Friday, November 22, 2013

Kings of the Wergs (ED504) #hashtag

For our Webinar Tool, we decided to go with However, one of the other contestants was Storybird. Storybird is a publishing site that provides students with a set of images and then asked them to create a story about them. It allows for students to quickly create aesthetically pleasing stories. If you make it easier for kids to excel, I think you are more likely to get students to buy-in. The stock set of images was very pretty and I think having that in the background would encourage students to create something that they could really be proud of.

One of the books I liked most was 26 Homegrown Words. I really hate it when I am reading an article and the writer makes up a new word (the type that they put in quotation marks). The English language is full of words; why do we need more? Then I read an alphabet book and realized that sometimes I feel jwift (You'll have to read the book to find out what the word means). So, perhaps it's ok to make up new words. It got me thinking about how cool it would be if one of my students created a new word. Think about it: if you were middle-schooler and you took some feeling, object, action or thought and picked a combination of letters to describe it. Then, later, you found that someone you had never met was using the word that you had created. . .  well . . . wow. . . wouldn't that be empowering?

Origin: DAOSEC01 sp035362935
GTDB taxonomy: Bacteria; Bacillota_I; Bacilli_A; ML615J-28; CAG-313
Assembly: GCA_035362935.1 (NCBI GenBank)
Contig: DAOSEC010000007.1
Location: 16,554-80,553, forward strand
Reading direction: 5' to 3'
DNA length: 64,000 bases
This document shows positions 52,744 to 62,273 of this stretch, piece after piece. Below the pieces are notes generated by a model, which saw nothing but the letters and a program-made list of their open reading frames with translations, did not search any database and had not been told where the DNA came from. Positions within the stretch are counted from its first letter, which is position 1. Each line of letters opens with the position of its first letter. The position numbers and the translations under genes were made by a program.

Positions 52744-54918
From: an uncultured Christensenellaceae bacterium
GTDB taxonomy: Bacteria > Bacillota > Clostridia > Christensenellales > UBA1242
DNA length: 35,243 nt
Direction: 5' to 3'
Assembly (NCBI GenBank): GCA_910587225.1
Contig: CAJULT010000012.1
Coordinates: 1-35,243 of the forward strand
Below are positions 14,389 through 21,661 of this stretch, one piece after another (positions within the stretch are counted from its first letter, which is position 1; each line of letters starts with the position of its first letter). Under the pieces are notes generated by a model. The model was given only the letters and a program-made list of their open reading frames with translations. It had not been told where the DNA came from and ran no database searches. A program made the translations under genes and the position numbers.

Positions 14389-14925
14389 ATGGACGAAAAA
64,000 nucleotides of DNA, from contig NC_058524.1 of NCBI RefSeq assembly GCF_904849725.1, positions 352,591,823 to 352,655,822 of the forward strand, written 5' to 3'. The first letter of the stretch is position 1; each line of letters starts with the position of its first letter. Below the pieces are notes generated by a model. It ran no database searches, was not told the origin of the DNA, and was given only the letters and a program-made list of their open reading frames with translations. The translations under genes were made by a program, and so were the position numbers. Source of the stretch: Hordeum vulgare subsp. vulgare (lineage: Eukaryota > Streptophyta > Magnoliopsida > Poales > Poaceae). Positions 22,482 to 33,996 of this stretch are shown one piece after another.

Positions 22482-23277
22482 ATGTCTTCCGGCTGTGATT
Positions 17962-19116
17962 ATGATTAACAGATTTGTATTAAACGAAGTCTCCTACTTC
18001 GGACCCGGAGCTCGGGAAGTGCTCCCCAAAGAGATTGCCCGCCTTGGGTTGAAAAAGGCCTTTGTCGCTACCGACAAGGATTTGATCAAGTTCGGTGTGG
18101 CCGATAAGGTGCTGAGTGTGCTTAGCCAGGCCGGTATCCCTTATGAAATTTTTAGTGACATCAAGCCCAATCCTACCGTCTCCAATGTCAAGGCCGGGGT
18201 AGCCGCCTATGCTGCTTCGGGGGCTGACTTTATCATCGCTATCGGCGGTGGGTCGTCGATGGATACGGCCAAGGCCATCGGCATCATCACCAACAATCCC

In my mind, creative writing is disrespected. Consider Jules Verne. Some people consider Verne to possess a prophet-like status because of the way his novels describe technology that wasn't invented until decades later. Verne didn't have visions of the future, he created it. Generations of engineers and scientists grew up reading his books and then went forward and built the world that he had inspired. It takes creativity to find solutions to the world's problems. We need more people who are able to see a world, a better world, that does not yet exist. Math can solve a lot of the world's problems, but mathematicians need something to inspire us. That inspiration is likely to come from language and, in particular, from creative writing.

Related reading: Neil Gaiman and reading fiction.

Completely unrelated aside: You can't write poems about 'poetry' in iambic pentameter. Poetry is dactyl; that means it has one stressed syllable followed by two unstressed syllables. The consecutive unstressed syllables will never fit into an iambic line. At least that is what I think, given my limited knowledge of the English language. My goal for the next week is to use the phrase "They go together like dactyl words and iambic pentameter" and see the confused look on people's face.

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